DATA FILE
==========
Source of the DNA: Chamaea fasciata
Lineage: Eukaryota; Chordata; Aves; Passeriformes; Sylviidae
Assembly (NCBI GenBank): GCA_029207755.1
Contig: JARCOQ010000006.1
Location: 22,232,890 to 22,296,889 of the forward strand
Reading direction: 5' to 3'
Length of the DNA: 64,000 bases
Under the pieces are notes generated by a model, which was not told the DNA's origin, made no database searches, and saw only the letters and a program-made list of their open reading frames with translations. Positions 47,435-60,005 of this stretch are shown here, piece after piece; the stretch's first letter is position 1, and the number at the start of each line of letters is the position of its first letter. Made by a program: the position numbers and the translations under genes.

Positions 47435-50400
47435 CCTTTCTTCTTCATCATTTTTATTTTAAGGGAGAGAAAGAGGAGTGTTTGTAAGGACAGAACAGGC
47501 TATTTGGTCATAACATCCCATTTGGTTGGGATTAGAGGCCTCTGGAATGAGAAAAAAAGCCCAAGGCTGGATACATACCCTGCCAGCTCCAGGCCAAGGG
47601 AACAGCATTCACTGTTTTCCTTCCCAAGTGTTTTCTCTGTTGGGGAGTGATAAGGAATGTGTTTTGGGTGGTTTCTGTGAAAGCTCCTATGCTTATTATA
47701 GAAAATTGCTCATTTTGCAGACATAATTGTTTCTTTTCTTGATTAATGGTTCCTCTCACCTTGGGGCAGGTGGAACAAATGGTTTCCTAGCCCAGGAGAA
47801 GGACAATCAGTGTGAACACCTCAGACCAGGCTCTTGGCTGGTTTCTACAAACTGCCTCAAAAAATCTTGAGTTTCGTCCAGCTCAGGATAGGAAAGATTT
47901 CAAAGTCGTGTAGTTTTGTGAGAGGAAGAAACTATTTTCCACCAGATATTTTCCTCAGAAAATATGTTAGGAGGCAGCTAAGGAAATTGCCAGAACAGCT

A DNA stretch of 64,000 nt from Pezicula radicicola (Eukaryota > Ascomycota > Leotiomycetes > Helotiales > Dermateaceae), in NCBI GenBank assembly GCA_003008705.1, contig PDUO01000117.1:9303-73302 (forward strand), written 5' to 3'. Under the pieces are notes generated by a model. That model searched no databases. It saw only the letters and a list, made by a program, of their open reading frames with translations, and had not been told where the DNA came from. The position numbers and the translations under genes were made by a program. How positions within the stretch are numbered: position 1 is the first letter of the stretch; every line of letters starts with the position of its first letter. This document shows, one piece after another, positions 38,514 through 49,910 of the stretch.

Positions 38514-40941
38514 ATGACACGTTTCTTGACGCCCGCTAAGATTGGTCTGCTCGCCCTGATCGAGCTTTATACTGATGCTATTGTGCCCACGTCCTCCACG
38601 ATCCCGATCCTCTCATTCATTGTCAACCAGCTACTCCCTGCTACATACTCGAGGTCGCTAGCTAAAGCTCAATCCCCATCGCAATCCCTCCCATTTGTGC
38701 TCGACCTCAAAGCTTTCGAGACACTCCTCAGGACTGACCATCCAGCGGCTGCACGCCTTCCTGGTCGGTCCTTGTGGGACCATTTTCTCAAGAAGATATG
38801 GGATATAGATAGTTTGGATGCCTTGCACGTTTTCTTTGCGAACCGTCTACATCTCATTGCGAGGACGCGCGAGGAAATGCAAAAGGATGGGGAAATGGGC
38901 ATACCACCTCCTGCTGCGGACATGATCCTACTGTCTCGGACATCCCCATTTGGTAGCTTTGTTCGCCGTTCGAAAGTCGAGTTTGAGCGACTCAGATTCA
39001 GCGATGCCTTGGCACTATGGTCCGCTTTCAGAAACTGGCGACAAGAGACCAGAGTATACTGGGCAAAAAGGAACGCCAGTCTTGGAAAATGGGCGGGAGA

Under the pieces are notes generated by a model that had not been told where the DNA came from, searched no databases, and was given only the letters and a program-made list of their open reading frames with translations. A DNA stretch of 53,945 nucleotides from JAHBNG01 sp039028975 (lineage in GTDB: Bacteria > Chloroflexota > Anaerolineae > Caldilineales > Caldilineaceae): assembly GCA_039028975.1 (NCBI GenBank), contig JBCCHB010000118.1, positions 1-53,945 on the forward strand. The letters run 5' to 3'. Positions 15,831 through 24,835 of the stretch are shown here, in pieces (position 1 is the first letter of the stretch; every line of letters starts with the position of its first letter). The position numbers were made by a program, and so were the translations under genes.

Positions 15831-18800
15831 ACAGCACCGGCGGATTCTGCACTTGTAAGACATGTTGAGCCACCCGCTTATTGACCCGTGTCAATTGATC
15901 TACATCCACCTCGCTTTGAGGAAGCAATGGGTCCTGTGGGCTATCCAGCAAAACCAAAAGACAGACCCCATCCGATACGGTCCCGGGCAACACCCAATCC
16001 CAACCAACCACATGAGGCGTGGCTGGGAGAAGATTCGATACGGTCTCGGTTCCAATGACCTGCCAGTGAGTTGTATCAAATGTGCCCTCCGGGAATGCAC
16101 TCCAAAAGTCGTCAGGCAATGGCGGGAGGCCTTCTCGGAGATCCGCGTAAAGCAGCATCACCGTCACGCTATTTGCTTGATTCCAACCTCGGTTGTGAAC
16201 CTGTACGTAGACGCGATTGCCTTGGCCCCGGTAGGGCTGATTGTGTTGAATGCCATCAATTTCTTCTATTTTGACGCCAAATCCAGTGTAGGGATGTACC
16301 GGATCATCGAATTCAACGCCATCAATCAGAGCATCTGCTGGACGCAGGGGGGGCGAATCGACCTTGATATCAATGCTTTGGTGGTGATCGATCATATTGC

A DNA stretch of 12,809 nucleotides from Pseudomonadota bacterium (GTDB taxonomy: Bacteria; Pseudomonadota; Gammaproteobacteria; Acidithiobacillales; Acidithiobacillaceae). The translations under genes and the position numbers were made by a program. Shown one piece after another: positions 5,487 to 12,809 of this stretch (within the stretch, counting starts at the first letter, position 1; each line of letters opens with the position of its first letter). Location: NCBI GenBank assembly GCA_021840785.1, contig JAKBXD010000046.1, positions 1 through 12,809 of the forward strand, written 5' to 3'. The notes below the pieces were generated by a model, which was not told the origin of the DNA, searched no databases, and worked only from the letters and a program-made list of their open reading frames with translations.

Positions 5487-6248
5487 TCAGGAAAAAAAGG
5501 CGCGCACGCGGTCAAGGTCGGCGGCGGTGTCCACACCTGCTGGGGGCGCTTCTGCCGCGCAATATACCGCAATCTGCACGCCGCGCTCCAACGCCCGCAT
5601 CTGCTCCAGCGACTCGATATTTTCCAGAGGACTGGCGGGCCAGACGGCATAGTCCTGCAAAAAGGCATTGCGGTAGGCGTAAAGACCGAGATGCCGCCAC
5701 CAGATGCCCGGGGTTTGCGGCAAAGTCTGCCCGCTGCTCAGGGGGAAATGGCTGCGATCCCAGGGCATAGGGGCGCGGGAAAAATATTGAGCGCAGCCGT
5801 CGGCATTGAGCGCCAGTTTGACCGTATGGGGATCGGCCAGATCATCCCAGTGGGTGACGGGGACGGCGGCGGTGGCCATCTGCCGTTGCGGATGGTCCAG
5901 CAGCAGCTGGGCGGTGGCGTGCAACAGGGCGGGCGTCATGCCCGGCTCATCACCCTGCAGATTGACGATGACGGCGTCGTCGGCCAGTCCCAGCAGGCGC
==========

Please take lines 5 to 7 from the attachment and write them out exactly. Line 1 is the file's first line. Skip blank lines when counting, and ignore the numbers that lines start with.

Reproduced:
Location: 22,232,890 to 22,296,889 of the forward strand
Reading direction: 5' to 3'
Length of the DNA: 64,000 bases